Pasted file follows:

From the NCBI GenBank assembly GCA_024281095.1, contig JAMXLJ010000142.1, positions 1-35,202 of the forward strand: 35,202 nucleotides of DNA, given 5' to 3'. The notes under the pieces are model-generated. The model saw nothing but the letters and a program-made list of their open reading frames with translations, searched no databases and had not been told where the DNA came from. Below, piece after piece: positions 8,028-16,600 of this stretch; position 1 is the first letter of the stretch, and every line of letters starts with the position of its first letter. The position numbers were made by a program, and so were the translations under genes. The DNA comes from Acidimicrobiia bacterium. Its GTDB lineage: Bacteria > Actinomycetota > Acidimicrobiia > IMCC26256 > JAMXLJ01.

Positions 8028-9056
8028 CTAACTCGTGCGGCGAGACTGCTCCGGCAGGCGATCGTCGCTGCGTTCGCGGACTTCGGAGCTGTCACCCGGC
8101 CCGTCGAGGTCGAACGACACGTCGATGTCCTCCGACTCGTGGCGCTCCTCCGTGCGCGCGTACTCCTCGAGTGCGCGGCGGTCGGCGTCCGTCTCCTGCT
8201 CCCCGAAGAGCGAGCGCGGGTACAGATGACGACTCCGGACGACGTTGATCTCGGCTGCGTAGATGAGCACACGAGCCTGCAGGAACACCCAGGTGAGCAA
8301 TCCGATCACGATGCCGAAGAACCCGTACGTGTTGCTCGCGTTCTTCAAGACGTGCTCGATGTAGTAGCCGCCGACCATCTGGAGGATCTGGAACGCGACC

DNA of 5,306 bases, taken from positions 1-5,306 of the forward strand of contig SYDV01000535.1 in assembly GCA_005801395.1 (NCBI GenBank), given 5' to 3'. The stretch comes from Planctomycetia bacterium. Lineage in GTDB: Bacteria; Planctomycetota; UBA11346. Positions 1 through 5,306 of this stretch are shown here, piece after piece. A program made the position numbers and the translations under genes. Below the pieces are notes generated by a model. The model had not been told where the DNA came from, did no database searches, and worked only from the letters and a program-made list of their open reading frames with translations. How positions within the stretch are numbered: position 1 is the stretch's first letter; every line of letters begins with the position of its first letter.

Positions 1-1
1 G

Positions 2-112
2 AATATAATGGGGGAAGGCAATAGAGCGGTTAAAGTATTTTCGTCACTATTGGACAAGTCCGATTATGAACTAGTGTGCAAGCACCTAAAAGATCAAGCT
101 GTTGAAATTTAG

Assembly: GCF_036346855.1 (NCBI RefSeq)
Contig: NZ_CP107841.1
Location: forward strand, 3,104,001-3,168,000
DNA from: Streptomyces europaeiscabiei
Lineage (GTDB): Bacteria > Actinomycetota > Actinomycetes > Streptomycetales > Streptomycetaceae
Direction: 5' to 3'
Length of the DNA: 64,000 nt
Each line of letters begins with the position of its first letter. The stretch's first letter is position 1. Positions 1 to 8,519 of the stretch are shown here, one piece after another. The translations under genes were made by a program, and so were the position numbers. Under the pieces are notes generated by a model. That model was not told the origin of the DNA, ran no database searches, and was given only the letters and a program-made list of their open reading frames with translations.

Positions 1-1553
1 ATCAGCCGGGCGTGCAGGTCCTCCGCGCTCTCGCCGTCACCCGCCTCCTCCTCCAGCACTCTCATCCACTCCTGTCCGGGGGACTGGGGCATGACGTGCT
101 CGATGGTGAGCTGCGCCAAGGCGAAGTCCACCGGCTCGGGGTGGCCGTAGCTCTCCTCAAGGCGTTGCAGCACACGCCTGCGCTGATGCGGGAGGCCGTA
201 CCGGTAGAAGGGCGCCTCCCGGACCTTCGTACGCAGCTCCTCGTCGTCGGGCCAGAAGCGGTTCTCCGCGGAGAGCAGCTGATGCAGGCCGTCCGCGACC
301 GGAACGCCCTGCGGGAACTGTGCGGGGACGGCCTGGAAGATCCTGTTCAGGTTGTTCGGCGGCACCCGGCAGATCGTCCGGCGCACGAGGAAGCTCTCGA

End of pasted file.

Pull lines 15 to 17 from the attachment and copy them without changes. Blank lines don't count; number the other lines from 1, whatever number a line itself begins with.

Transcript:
Location: forward strand, 3,104,001-3,168,000
DNA from: Streptomyces europaeiscabiei
Lineage (GTDB): Bacteria > Actinomycetota > Actinomycetes > Streptomycetales > Streptomycetaceae